Tuesday, March 3, 2015

Religion & Politics

This last Sunday we focused on this question: "Why do Christians hate Obama? Why are churches not a place where Conservatives and Liberals love Jesus together?" This was a question that we gathered over the last couple weeks. There is one part of the question that I would like to say more about ------ and then see what you all think.

There are times when we do not want to hear from people that have different opinions or points of view. As a result of this we will perceive what someone is going to say about a subject, and then shut them out from a meaningful conversation. We might perceive them as "Conservative" and therefore not want to hear from them because we think of them as narrow minded and cold. Or we might perceive someone as "Liberal" and therefore not want to hear from them because we think of them as idealistic or morally relativistic. But, what Christ offers us is a new humanity that is found at the cross. Where we are all gathered on level ground, and can only stand pointing at the one who reigns and rules from the cross shaped throne. At the feet of Jesus, he makes all things new ------ even this new reality of breaking down the walls that have divided us [Ephesians 2.13-16].

In order to live into this new reality it takes work on our part. The best way I have learned to live into this new reality is through the habit of listening by way of relationships. I have to continuously put the person that is in front of me ahead of my own desires or wants. I have to lift them up and encourage them to share their story with me. And in that sharing there is trust and mutual love.

Every morning my family and I gather for morning prayer. We decided to start praying the "Apostles' Creed" along with our prayers. We took a version that includes "he descended into hell". I was not used to praying that part of the Apostles' Creed. Before I would just pray: "he suffered under Pontius Pilate. Was crucified, dead, and buried. On the third day he rose from the dead." It took about a year for me to change the way I prayed the Apostles' Creed. It was hard work ------ and I continuously struggled through it with my family. They sometimes had to stop me and say ------ no, pray it this way. And after a year it became a habit. And now I know it in my heart and mind.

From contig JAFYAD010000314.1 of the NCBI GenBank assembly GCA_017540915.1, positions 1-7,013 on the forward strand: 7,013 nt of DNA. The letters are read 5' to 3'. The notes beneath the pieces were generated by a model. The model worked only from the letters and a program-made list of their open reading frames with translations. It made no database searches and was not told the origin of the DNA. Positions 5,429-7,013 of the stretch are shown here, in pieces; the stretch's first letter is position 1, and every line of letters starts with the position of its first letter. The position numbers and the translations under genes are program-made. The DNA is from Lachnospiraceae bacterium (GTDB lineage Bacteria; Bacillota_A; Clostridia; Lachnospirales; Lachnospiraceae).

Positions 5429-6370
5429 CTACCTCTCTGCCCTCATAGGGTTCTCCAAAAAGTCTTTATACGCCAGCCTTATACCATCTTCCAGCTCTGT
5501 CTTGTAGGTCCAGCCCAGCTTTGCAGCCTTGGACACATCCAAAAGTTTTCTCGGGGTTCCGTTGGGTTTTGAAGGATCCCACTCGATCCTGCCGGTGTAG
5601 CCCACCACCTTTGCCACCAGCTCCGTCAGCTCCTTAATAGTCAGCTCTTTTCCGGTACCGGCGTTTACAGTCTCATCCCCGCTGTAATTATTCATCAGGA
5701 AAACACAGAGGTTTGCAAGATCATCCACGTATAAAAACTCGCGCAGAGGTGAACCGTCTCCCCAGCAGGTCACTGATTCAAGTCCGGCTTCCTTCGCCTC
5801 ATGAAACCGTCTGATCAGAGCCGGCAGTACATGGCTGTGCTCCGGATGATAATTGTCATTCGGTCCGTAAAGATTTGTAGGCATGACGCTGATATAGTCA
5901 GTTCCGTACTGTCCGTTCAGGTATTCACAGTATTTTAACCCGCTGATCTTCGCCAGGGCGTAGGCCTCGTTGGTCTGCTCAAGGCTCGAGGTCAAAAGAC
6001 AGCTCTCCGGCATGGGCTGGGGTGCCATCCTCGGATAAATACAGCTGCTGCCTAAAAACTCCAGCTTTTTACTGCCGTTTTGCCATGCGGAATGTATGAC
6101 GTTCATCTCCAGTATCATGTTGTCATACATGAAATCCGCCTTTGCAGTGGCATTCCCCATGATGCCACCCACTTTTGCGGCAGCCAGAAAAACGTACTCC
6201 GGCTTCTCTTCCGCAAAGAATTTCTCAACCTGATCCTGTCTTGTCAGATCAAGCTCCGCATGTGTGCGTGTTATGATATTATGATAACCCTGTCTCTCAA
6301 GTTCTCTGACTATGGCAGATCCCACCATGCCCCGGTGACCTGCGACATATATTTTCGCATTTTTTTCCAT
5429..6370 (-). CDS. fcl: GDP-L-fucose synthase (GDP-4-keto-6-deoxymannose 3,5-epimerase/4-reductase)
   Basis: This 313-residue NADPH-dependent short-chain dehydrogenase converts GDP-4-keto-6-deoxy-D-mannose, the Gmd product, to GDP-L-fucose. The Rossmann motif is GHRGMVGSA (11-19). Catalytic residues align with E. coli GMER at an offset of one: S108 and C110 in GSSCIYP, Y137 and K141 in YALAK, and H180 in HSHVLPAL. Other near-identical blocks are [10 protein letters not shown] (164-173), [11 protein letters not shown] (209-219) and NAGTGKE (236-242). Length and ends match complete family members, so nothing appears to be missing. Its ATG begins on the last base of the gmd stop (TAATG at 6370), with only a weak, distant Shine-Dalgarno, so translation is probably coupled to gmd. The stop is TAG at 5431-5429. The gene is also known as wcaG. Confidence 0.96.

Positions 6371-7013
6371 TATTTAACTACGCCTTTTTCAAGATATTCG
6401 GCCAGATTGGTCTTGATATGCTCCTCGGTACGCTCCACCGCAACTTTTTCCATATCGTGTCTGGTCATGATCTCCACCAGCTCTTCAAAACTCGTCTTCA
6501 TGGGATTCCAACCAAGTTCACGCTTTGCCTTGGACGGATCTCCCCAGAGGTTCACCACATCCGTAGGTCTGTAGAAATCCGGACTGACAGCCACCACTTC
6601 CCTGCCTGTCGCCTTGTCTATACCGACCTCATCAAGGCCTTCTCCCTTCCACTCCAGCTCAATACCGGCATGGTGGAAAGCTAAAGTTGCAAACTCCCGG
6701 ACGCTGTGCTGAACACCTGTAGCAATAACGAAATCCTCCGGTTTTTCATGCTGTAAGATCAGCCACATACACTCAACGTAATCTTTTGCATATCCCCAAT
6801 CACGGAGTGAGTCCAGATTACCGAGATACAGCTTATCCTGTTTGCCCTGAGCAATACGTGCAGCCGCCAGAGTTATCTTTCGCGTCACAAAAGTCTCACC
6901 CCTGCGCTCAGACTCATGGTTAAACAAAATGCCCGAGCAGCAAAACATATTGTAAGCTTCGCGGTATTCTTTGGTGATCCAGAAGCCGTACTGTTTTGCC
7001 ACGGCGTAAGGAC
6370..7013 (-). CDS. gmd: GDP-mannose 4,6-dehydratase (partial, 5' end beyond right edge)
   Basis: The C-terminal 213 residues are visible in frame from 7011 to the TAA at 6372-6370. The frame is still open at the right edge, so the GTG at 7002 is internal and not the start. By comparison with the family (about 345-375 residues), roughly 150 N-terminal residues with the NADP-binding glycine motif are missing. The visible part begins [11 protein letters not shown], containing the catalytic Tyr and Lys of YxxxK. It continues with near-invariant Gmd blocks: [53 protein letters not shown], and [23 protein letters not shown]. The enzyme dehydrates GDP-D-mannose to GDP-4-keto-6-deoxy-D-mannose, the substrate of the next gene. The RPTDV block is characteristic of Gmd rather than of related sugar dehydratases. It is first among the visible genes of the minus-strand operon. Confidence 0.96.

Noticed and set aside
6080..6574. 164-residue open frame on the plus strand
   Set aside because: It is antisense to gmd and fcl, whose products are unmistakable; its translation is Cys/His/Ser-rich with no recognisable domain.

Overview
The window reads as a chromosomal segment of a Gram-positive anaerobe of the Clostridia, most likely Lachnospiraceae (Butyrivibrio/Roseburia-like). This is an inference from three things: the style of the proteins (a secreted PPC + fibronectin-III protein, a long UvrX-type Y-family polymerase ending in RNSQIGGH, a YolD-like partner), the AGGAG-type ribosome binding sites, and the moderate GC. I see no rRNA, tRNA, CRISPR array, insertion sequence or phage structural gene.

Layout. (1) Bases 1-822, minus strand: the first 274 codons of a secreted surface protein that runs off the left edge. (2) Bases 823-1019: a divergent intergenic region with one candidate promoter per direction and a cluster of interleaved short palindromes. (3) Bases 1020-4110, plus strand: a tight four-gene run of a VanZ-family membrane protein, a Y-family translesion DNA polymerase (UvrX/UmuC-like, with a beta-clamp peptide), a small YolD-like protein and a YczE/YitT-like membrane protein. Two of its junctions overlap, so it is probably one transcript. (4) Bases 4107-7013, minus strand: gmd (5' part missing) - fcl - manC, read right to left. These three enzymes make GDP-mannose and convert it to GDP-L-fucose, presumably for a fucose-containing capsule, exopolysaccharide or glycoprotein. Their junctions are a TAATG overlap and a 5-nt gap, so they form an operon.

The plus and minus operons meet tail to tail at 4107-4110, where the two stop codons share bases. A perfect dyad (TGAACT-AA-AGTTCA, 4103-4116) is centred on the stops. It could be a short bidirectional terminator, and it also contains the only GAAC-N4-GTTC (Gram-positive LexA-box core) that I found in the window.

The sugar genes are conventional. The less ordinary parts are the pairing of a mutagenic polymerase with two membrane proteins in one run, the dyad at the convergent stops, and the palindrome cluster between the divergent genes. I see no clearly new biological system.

This is what I mean by the hard work of sharing mutual love and trust. It is hard work to listen to others. It is hard work to be friends with people that we disagree with. It is hard work to love people that share a different point of view. But this is part of the hard work of living into this new reality that Jesus has made and is making. The new reality of a new humanity that is found in him. Where there are not the dividing walls ------ but instead where we can acknowledge that we are sons and daughters of the King of kings and Lord of lords.

When it comes to loving Jesus alongside folks that differ from you, how have you learned to live in mutual love and trust?

Friday, February 20, 2015

WikiWorship - February 22nd @ 9.45am

On Sunday, February 22nd at 9:45am we are gathering at Hell's Kitchen (118 Princess Street - Wilmington) for WikiWorship.  We will be looking at this question: "Why does a God of love and forgiveness and compassion use such negative and horrific things in life to teach?  ie: Monkey Junction murder."

Saturday, January 3, 2015